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Changing over from trad to wfp advice


Steven culley

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Steven culley

Today I started converting a big round from trad to wfp and I have to be honest I almost gave up on the first house 😩😩, I followed the advice on many of these forums to start on the frames and top seal, giving them a very good and thorough scrub and rinse, after going round all the frames I then came back to the first window and did the glass but I kept getting streaks and spots which was from either the seals or frames.....it got to the point where I was standing in the garden of the first house thinking shall I just get the ladders off and do it trad 😂😂 but I persisted and I’ve heard the more work you put it on the first clean the easier it is in the future. The advice I’m looking for is at what point do you decide to instead of doing all the frames of a house, then back to the glass do you approach the house and do the frame then glass of the same window in the 1 go and are confident that it will dry fine. Thanks for taking the time to read this and any advice or helpful tips will be much appreciated.

p.s I’m not talking about the new pvc windows as I’m very confident with them it’s the older ones with black rubber seals etc

Edited by Steven culley
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Personally I'd  have used a mild degreaser on first clean and then gone round with pure. It will also depend how much soapy suds you've stuffed under the seals over the years of trad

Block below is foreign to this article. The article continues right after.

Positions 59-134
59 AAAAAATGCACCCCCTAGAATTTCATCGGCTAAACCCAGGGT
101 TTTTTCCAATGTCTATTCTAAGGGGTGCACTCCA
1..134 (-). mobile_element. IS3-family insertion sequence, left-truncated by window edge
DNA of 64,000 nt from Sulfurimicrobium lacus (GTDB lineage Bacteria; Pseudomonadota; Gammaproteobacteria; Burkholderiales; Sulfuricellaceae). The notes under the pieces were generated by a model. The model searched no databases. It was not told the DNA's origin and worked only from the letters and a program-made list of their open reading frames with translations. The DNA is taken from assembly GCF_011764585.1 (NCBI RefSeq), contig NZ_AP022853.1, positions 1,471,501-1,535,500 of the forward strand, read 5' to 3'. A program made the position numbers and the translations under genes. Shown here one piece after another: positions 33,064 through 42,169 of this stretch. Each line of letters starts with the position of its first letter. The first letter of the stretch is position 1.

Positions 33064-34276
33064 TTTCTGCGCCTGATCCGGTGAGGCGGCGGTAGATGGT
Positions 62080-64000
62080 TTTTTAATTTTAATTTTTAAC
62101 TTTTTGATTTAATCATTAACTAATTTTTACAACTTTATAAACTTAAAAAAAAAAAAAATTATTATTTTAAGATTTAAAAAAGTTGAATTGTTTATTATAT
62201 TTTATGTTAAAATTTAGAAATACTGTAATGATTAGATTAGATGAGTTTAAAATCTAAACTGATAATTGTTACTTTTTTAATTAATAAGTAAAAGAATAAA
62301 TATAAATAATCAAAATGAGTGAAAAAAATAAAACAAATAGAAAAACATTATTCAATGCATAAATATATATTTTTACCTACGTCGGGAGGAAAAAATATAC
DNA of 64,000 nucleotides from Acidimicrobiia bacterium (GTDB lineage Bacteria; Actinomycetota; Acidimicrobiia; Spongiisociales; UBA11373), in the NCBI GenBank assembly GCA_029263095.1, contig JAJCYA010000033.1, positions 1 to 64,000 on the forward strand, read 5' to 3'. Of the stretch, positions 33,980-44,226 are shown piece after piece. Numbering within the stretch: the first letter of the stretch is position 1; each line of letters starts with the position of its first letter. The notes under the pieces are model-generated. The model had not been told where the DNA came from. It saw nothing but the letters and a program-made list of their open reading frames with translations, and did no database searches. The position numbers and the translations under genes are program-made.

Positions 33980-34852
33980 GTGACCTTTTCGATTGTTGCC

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It will get better!

Not so sure about the advice to scrub the top seal thoroughly, if you have cleaned them properly trad then they should be reasonably good and just need normal cleaning. The more water you push behind that top seal the more trouble you will get, especially as it may have years of soap residue hiding behind it. My advice would be to try to limit the water on the top seals.

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Steven culley
6 minutes ago, Martyn said:

It will get better!

Not so sure about the advice to scrub the top seal thoroughly, if you have cleaned them properly trad then they should be reasonably good and just need normal cleaning. The more water you push behind that top seal the more trouble you will get, especially as it may have years of soap residue hiding behind it. My advice would be to try to limit the water on the top seals.

Thanks for your reply, I thought the only way to flush out the seals was through rinsing and once clean any water that drips from seal will be pure.

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I know exactly how you feel I was the same 17 years ago , it took me two weeks with the pole to do a weeks trad work , the first month was a nightmare I thought I had made a huge mistake , but by the 3 rd visit a weeks work trad was taking me three days with the pole , start at the top of the frame clean all the vents thoroughly , rinse the top frame , then do the glass and side frames , practice and experience will tell you when it’s going to be ok , now Ime 99% confident that any first clean will be spot free , there always will be a problematic window hear and there , the more you do the more your confidence will grow , I didn’t use any detergent when swapping over but a solution of virisol might help with first cleans ti speed up Siam removal m but it can be a two edged sword as virosol will need to be thoroughly rinsed off or it will cause spotting .stick with it short term pain for long term gain is very true .